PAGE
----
Turkey’s Marxist terrorists strike again—this time, against America.
4 February 2013
Americans seem surprised that the February 1 bombing of the U.S. Embassy in Ankara, Turkey, was carried out not by Islamists but by a Marxist—specifically, by a member of the Revolutionary People’s Liberation Party/Front, or DHKP/C. But no one in Turkey was remotely surprised.
THE GLOBE AND MAIL
Orhan Pamuk, born in 1952 to a wealthy but waning Istanbul family, is Turkey's best-known, best-selling, and most controversial novelist. Cevdet Bey and His Sons, published 1982, was awarded the Orhan Kemal and Milliyet literary prizes; The Silent House, received the Prix de la découverte européene in 1991. With The White Castle and The Black Book he achieved international renown, particularly for his evocative and experimental exploration of Istanbul, past and present. Snow, which he describes as “my first and last political novel” was published in 2002. In 2003 he received the International IMPAC award for My Name is Red. His books have been translated into 46 languages. Not all of them are great, but some of them are. The Museum of Innocence is one of the great ones.
Thoughts on the recent elections, mostly ignored around the world
Having long before accepted a lecturing assignment on Hillsdale College’s Baltic Cruise, I wasn’t in Istanbul for the June 12 general election. So despite months of following the campaign in minute detail, when it actually happened, I was physically and metaphorically isolated from the mood in Turkey. There was some value to that: contemplating the pale, glassy, silent Baltic Sea puts Turkish hysteria in perspective.
Istanbul’s history deserves preservation, but at what cost to development?
Washington Times Communities
I'm being asked by everyone I know how Turkey is responding to the uprising in Egypt. The assumption in the question is that Turks must be really be quite interested in these events.
The assumption is dead wrong.
Extracts published by Michael Totten in Pajamas Media
Prime Minister Recep Tayyip Erdogan was the first major world leader to congratulate Iranian President Mahmoud Ahmadinejad in the wake of Iran’s fraudulent elections. “There is no doubt he is our friend,” he insists, dismissing Western anxieties about Iran’s nuclear program as “gossip.” He has invited Hamas to Ankara, feted Sudan’s genocidal President Omer Hassan al-Bashir, and almost in the same breath harangued Israeli President Shimon Peres at Davos for “knowing well how to kill.”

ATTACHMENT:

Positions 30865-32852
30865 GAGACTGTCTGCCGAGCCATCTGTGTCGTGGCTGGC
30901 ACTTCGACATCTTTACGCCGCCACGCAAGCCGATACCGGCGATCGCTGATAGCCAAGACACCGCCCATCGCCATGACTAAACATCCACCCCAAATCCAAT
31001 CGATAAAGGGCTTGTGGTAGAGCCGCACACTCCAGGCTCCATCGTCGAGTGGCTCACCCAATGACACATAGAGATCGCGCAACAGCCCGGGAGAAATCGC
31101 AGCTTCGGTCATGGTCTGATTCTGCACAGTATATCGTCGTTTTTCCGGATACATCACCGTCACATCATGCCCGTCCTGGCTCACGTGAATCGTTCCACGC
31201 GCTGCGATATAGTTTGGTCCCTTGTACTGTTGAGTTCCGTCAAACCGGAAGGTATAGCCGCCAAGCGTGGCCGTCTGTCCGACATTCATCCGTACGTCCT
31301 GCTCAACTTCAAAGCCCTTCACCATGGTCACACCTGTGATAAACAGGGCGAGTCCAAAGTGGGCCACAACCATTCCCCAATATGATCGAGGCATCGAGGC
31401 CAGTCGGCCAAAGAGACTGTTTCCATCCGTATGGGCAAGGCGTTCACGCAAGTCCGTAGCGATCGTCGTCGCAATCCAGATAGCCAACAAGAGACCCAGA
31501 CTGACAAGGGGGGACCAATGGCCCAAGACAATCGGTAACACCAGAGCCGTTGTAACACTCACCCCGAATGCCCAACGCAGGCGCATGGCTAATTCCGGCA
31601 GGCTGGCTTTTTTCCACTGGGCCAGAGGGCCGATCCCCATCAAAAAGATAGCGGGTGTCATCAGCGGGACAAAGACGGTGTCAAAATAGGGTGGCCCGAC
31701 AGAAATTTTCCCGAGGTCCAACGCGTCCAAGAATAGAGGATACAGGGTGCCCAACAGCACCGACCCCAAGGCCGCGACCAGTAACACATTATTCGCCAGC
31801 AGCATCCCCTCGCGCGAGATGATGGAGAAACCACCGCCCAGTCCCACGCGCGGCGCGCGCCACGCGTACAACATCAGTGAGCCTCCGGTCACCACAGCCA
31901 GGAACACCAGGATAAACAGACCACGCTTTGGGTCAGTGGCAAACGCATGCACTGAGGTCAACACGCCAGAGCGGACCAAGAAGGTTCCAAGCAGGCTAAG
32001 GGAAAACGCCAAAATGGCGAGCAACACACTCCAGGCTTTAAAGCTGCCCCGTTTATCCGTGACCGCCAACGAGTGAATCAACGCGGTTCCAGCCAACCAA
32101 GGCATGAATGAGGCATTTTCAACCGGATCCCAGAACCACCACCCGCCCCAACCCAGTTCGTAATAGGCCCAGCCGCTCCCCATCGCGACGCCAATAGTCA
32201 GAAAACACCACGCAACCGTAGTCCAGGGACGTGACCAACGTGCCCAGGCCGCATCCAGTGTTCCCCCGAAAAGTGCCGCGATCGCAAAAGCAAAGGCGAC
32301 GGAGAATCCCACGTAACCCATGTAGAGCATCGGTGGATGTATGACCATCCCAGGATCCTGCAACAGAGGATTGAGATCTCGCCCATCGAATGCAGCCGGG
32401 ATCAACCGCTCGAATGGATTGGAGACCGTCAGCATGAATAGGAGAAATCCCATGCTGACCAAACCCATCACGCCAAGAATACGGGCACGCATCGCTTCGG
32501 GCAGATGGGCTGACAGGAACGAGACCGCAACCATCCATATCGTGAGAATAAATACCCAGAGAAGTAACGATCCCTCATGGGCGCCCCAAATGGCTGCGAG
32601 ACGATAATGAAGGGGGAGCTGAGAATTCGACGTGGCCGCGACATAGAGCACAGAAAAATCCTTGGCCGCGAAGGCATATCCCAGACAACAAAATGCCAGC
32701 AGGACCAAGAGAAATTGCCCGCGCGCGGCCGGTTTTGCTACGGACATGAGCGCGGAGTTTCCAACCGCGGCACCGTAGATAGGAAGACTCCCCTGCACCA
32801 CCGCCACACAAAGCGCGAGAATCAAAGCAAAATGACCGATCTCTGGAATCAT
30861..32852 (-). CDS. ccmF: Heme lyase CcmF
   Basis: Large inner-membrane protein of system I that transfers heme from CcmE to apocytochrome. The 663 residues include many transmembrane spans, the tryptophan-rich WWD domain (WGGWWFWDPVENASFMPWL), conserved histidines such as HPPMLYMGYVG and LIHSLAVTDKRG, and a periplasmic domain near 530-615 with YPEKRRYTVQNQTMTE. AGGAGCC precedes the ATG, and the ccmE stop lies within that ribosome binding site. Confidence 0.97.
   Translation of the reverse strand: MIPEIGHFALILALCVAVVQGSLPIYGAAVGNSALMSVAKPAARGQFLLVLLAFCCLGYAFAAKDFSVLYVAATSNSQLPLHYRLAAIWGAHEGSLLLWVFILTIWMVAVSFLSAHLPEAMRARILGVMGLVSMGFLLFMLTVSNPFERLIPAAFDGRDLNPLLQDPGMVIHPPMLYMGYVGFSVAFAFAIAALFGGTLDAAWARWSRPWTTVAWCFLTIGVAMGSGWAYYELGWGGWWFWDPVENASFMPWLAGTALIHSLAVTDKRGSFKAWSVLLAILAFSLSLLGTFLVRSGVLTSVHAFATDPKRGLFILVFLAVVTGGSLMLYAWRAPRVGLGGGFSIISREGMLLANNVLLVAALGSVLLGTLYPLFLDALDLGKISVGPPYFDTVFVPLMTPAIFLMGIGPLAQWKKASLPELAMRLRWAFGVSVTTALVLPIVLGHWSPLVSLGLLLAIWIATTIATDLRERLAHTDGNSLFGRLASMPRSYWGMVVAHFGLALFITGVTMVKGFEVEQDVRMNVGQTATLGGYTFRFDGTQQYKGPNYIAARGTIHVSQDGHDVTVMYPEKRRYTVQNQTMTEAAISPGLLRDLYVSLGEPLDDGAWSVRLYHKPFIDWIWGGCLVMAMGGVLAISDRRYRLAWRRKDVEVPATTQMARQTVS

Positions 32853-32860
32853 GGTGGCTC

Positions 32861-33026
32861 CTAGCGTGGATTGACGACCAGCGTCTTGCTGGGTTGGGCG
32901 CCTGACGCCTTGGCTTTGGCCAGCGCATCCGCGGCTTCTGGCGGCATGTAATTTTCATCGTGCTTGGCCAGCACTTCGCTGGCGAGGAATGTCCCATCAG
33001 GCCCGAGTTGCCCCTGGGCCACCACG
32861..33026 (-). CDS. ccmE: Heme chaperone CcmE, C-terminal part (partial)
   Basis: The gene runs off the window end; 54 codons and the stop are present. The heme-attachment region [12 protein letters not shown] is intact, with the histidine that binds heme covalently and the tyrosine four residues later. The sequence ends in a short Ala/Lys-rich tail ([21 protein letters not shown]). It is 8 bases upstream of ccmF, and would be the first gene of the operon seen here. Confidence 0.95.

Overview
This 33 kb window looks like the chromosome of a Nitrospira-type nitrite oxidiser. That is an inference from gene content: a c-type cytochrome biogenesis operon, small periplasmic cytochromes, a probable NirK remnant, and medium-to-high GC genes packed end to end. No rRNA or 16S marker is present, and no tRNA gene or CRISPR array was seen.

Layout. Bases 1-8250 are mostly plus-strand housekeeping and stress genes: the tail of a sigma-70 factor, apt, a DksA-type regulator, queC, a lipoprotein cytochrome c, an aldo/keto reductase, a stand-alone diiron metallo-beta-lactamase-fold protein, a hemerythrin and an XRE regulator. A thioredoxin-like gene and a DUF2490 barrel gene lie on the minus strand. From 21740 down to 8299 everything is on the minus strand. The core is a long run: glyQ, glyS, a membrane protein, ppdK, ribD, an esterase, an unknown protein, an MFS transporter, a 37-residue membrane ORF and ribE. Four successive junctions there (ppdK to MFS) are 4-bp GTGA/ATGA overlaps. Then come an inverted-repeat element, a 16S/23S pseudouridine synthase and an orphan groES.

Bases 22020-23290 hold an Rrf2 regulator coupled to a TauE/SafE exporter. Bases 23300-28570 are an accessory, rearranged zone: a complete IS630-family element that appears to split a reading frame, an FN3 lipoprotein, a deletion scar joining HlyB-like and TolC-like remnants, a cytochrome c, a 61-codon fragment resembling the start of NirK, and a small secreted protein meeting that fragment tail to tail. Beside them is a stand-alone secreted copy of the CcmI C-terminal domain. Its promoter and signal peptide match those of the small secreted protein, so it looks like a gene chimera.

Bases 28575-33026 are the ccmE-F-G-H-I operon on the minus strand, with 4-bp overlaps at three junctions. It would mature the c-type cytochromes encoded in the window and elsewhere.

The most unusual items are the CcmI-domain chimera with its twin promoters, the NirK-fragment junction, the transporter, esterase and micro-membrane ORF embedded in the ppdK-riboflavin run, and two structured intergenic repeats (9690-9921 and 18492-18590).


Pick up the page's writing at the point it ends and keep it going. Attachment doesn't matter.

Dread and exhilaration in a city on the verge of political catastrophe
Santo Domingo Diarist
The key to understanding the Dominican Republic is to imagine a country where Jennifer Lopez is the president, Ricky Martin the secretary of the interior, Christina Aguilera the secretary of state, and their backup singers the Supreme Court. An election was taking place while I was in Santo Domingo, visiting my family. They lived in Haiti but had been displaced by the January earthquake. Not speaking Spanish, I couldn’t grasp the political details, but I sensed that whichever party succeeded in putting the most trucks on the street, blaring the loudest Latin music and with the most scantily clad young women dancing on top of them, was going to win.
In May, a ship full of civilians — but not full of humanitarian aid — sailed from Turkey to join the Free Gaza flotilla. Having warned the Mavi Marmara that it would not be allowed to breach the blockade, Israeli commandos raided the ship. In the clash, nine Turks were killed. I've lived in Istanbul for five years and I've spoken to hundreds of Turks about these events. A Turkish documentary filmmaker and I have filmed some of these conversations. Something will immediately strike the viewer: the Turkish people have no idea what happened. This is because the most basic facts about and surrounding these events have not been reported in Turkey.
World Affairs Journal
As the First General Law of Travel tells us, every nation is its stereotype. Americans are indeed fat and overbearing, Mexicans lazy and pilfering, Germans disciplined and perverted. The Turks, as everyone knows, are insane and deceitful. I say this affectionately. I live in Turkey. On good days, I love Turkey. But I have long since learned that its people are apt to go berserk on you for no reason whatsoever, and you just can’t trust a word they say. As one Turkish friend put it (a man who has spent many years in America, and thus grasps the depth of the cultural chasm), “It’s not that they’re bad. They don’t even know they’re lying.”